KCSU DJ is a finalist for a national award

Laurelle Turner, a graduate student in Chemical and Biological Engineering at Colorado State University, is a finalist for a national college broadcasting award.

Although she is a chemical and biological engineering major, she found that mixing music and looking at its deep roots are as gratifying as her chosen educational field.

Laurelle Turner
Laurelle Turner

Turner’s passion for music and history has paid off, as she is a finalist in the category of “Best Regularly Scheduled Program” in the College Broadcasters Inc. awards. She hosts a live show every Saturday called “The History Of” from 11 a.m. to 1 p.m. on 90.5 FM KCSU as DJ Alchemy. She is the sixth radio show host at KCSU in the last two years to be named a finalist for a CBI national award.

Each episode focuses on one specific musical genre or topic, followed by a discussion of the history of that particular music. This ranges from scaling playlists and dissecting events in chronological order to random facts or trivia about the topic or genre of music. For example, when Turner brings up jazz, blues, or soul she will discuss the film Blues Brothers and the music’s impact on minstrel song and gospel music, and how the genres have changed for modern times.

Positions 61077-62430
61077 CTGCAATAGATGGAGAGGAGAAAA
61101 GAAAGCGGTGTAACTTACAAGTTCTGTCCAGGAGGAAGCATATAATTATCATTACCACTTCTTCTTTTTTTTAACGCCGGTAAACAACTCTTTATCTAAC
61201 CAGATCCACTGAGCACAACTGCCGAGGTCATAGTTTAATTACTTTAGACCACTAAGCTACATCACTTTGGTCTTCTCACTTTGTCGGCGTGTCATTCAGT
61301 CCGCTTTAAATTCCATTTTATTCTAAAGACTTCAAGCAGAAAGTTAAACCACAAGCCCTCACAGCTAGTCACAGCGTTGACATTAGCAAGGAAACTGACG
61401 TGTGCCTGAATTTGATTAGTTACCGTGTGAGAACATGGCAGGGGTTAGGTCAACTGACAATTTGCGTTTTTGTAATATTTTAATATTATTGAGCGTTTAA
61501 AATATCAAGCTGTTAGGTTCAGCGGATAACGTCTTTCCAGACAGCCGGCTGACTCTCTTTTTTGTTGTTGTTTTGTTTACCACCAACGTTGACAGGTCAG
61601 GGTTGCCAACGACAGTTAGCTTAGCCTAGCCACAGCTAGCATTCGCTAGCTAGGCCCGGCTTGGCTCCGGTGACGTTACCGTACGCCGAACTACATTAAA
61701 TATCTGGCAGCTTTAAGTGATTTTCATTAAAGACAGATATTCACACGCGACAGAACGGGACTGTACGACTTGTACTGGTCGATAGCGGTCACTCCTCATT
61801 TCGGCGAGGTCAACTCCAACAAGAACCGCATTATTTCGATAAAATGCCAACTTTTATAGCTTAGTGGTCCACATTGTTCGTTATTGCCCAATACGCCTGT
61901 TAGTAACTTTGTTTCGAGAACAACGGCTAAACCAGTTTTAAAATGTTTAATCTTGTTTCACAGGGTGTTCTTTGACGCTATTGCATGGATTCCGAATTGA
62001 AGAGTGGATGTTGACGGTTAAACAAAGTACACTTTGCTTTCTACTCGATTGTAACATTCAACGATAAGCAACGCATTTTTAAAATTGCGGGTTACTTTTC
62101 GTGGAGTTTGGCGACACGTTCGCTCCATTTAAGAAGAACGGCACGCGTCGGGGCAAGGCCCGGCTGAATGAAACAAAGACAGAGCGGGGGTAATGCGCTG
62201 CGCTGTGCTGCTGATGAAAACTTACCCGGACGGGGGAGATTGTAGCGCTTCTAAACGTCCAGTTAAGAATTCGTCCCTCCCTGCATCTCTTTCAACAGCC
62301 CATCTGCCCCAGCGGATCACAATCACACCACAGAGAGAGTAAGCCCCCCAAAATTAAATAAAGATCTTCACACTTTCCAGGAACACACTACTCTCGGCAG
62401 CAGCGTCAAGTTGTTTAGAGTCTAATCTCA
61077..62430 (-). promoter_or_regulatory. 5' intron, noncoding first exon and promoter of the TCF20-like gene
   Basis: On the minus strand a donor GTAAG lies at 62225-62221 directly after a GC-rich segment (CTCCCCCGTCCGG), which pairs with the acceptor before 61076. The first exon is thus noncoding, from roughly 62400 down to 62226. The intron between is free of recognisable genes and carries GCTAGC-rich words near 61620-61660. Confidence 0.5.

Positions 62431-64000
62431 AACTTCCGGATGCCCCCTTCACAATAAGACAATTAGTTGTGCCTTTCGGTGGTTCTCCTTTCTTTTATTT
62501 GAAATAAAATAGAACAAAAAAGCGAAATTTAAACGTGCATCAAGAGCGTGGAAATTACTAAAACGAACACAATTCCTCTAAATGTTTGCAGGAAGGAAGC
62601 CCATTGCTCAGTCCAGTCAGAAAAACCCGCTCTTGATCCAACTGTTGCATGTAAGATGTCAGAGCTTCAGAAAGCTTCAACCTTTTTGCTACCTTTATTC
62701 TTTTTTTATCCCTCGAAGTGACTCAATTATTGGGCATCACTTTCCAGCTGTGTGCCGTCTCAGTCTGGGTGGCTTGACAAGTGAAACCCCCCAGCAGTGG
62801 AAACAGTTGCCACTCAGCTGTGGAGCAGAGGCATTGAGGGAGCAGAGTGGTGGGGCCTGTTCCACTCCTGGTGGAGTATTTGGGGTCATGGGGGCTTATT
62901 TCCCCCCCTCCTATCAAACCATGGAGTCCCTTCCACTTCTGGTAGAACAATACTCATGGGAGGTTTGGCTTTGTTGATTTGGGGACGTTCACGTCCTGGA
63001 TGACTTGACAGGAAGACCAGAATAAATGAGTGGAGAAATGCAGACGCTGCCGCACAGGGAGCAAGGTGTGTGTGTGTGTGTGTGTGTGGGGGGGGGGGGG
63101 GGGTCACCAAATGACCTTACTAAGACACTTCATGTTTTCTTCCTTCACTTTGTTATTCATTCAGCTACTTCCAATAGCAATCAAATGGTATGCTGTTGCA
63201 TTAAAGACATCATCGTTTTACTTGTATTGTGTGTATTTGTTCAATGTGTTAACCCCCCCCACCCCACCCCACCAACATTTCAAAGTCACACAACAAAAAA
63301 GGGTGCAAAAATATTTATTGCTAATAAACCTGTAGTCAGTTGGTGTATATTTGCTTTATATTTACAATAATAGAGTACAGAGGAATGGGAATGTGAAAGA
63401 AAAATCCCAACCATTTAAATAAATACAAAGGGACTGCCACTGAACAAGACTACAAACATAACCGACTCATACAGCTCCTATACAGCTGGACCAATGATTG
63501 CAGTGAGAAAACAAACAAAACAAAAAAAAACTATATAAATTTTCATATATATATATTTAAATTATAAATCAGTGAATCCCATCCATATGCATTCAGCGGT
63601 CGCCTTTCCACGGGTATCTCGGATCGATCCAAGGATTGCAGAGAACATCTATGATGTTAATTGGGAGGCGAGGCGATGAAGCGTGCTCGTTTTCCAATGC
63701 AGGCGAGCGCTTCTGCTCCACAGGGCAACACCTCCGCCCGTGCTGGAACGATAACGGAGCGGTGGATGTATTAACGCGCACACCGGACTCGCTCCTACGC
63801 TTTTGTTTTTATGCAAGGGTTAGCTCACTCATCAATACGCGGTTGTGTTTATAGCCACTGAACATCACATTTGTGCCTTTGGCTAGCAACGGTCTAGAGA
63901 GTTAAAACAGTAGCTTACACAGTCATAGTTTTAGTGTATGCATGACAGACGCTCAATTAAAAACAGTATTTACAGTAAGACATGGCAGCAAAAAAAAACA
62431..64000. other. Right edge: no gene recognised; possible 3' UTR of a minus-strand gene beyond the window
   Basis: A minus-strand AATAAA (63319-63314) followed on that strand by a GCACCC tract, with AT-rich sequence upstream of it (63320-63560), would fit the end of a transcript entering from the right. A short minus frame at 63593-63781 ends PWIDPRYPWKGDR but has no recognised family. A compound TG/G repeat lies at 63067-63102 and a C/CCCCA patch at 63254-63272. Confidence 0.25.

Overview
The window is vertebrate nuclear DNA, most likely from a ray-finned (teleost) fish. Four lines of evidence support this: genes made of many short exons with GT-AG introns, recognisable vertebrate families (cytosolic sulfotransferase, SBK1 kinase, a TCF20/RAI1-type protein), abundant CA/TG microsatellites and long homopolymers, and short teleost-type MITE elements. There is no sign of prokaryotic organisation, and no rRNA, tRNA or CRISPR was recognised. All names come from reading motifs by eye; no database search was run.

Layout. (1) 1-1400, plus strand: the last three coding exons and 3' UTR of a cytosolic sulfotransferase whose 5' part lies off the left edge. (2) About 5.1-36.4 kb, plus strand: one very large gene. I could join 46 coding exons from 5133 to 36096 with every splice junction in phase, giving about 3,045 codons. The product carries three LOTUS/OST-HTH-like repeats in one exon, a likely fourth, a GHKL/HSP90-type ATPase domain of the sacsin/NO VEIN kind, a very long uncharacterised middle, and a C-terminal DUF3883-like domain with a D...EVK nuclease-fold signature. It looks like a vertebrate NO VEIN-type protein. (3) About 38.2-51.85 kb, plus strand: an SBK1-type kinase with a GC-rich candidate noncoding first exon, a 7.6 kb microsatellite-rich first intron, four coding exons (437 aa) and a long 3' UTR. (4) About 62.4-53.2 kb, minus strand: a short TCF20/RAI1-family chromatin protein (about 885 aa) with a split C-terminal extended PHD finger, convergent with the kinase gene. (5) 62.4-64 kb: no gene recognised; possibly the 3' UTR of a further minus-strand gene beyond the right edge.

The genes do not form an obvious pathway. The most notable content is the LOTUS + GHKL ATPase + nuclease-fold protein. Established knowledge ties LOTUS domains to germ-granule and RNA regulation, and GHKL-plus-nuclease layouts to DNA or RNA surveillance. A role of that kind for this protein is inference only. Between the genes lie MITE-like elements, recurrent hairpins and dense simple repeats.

So how does a chemical and biological engineering graduate end up with a live musical broadcast that is nominated for a national award? Turner was a cellist at Chaparral High School in Parker, Colo., and has always known that music is a strong component in her life. She also knew, growing up, that her academic abilities were strong in science and math. Before starting as a graduate student, she completed her bachelor of science in Chemical and Biological Engineering at CSU.

Joining KCSU

Turner got involved in radio through a friend, Molly MacDougall, a past program director at KCSU, the on-campus radio station in Fort Collins. She spent lots of time at the station reviewing CDs and began looking up the history of past artists and their influences. The station offered her a show and, at first, Turner rejected the opportunity.

“I have a big case of stage fright,” she said.

Turner sat in with other DJs and went through training. She then took a shot at hosting her own show. Turner has now been involved with KCSU for a little more than a year.

CBI’s annual conference is in Minneapolis, Minn., this year. CBI represents more than 200 college radio and TV stations and supports student-run media. The conference accepts submissions from college stations throughout the country, inviting people to send in recordings for nominations of radio shows, radio documentaries, TV shows, etc.  CBI then picks the top four as finalists and they are asked to attend the conference.

Turner will learn her fate at the end of this year’s conference. The awards show is on Oct. 24.

Until then, Turner will keep her head in the books and her ears open to the music.